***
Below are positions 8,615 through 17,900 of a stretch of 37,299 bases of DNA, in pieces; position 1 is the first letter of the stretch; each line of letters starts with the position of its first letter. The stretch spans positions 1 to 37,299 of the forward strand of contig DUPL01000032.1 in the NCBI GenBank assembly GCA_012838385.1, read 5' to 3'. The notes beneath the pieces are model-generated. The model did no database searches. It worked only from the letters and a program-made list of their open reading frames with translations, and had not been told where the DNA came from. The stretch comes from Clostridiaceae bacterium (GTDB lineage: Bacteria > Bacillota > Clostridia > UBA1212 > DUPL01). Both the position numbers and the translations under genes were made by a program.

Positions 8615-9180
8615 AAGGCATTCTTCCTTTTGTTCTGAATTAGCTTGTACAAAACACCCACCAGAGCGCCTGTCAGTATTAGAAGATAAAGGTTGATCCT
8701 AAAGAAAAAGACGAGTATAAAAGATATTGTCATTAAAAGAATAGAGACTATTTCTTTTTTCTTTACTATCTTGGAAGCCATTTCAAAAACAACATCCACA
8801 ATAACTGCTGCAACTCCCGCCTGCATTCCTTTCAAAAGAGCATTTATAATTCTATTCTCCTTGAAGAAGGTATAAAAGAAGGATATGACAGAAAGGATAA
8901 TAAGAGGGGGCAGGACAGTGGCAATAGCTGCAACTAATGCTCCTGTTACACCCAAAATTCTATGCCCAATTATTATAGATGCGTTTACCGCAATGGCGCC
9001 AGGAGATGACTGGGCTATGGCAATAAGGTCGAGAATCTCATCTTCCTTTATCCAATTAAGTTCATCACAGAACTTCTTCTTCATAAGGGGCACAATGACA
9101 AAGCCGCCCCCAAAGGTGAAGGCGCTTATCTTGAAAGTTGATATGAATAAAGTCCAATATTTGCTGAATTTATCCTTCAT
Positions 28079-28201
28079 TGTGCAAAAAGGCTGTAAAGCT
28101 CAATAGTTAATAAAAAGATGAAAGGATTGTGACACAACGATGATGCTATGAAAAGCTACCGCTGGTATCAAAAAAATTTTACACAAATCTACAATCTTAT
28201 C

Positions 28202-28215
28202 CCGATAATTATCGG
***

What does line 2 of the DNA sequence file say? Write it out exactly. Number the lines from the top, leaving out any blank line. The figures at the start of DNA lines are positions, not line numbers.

Positions 8615-9180